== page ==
It's really hard to say what the state can do becasue it depends on the nature of why you were assesses fees/costs etc by L & I.
The above is general legal and business analysis. It is not "legal advise" but analysis, and different lawyers may analyse this matter differently, especially if there are additional facts not reflected in the question. I am not your attorney until retained by a written retainer agreement signed by both of us. I am only licensed in California. See also avvo.com terms and conditions item 9, incorporated as if it was reprinted here. Please visit my web site: www.avanesianlaw.com for more information about my services.
Generally, yes. If the debts were finres or taxes then there is a general presumption that the officers have personal liability. If they were in fact for taxes and/or fines then they would not be dischargeable in a capter 7 and the State's claim would survive.
Once the businesses ceases to exist and or file for Chapter 7 liquidation the L&I, taxes as well as accrued interest & penalties will revert to the officers of the company. I would recommend discusses this further with an attorney for further discussion.
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Both Mr. Jenson and Ms. Sykes are correct and - if you look at the types of lawyers that they are you will see that if you are asking this question for yourself that you have two different types of attorneys you can look to in order to see if there is any other alternatives or other ways to lower exposure.
Michael Avenesian the Glendale attorney has provided the best answer.
But my biggest question, is where is your attorney in all of this? He should be consulting with you (if you have asked) and providing you with some input or at least a referral to an attorney with lots of L and I specific experience.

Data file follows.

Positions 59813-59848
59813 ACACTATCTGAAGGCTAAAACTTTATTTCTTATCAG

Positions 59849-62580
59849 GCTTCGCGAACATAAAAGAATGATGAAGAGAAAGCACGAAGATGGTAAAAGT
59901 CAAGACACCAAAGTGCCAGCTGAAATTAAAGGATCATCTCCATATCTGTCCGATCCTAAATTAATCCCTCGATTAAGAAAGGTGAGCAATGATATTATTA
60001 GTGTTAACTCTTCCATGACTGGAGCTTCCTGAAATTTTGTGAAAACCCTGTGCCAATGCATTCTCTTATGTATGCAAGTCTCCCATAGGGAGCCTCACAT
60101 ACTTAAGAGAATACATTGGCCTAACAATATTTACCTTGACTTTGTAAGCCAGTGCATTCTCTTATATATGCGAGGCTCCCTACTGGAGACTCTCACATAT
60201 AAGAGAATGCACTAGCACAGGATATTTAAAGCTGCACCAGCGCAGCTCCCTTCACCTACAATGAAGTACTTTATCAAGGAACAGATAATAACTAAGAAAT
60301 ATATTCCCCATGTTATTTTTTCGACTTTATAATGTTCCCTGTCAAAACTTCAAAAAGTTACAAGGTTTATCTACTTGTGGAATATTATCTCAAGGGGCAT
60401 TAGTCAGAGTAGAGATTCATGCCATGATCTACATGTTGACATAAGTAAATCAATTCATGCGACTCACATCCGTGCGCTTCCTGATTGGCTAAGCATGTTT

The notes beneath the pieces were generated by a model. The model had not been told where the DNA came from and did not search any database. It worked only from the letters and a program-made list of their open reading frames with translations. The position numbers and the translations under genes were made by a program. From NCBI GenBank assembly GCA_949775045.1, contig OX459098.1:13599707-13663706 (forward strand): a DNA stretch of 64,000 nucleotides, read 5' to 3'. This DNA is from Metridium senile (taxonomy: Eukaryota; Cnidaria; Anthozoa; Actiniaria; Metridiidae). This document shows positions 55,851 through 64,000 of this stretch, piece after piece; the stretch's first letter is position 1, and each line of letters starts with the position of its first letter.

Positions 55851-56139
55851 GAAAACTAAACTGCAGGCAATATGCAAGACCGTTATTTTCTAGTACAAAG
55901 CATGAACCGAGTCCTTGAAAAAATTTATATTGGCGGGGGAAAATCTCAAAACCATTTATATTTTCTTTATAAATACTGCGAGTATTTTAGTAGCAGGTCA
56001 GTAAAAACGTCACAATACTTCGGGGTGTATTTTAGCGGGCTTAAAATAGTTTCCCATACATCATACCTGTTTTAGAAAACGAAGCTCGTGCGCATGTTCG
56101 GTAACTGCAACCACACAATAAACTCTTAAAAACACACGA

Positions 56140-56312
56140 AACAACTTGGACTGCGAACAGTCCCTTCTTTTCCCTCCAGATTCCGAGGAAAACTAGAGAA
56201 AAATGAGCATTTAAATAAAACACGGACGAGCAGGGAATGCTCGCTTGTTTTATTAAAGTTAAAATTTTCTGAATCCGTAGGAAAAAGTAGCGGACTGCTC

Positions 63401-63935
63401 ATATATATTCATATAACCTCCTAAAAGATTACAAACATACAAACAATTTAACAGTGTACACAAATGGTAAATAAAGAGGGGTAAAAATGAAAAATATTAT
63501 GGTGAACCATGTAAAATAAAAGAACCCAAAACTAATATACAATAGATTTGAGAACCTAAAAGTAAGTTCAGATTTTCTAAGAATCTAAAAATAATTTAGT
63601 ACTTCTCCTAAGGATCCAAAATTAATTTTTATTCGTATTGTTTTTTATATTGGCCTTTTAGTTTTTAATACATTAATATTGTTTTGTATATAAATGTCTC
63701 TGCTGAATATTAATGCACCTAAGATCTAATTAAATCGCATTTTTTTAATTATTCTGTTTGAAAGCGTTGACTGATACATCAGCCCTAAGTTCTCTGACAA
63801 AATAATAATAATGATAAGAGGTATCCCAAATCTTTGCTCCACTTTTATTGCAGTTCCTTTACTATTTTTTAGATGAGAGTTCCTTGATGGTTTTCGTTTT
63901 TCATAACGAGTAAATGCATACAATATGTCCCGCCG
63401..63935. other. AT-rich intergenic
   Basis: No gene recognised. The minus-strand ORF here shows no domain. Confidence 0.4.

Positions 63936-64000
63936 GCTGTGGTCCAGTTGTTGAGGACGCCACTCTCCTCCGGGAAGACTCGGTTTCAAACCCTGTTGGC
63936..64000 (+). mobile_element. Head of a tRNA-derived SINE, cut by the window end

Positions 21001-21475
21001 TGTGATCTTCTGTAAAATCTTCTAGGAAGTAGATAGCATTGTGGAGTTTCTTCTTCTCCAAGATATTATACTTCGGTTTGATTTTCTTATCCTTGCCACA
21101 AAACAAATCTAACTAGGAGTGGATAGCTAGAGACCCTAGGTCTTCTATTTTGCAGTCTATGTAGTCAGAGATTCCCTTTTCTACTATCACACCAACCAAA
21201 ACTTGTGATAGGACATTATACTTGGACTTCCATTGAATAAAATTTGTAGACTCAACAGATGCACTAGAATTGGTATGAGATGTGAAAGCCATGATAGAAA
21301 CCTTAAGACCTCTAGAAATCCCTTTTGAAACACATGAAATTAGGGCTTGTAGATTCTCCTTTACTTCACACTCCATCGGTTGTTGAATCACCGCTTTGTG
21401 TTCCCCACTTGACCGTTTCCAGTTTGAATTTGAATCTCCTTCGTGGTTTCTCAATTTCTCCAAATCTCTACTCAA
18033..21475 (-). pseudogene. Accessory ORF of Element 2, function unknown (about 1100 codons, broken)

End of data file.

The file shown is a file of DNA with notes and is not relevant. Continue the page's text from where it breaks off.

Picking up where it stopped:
In my experience, there can be flow through liability for some withholding obligations like premiums for L and I coverage and some portions might not be dischargeable. However, it is not always so and I have seen it be a hit or miss proposition in the state's pursuit of obligations. If it is an L and I overpayment, I generally do not see these pursued - once years and years ago I had L and I file a nondischargeability complaint for an overpayment but that was long, long ago.
I filed just short of 400 cases last year in Western Washington, so I have seen a variety of results on this point with L and I, and it seems frequently a suprise "grab bag" of results...
Now, I am currently involved reveiwing a Chapter 7 Debtor's dispute with L and I for contractor fines - the corporation was doing work outside of the area in which it carried licensure. This is playing out to the Debtors favor so far - the citations seem issued to the corporation - not to the individual owner. The state seems to be hedging and backpeddling and not commiting to whether there is personal liability being asserted against someone who was not actually cited. So far my request for a commitment to a postion (individual liabile for fine issued to corporation liable or not and under what basis) has resulted in a mountain of paperwork (like a response to discovery even though I have conducted no discovery) and no commitment.....stay tuned is all I can say.....
So I feel that Mr. Avenesian is headed down the right road in his analysis. We probably need to know some more about what type of L and I obligations are being asserted with some more specifics. The devil is in the details on this one.....
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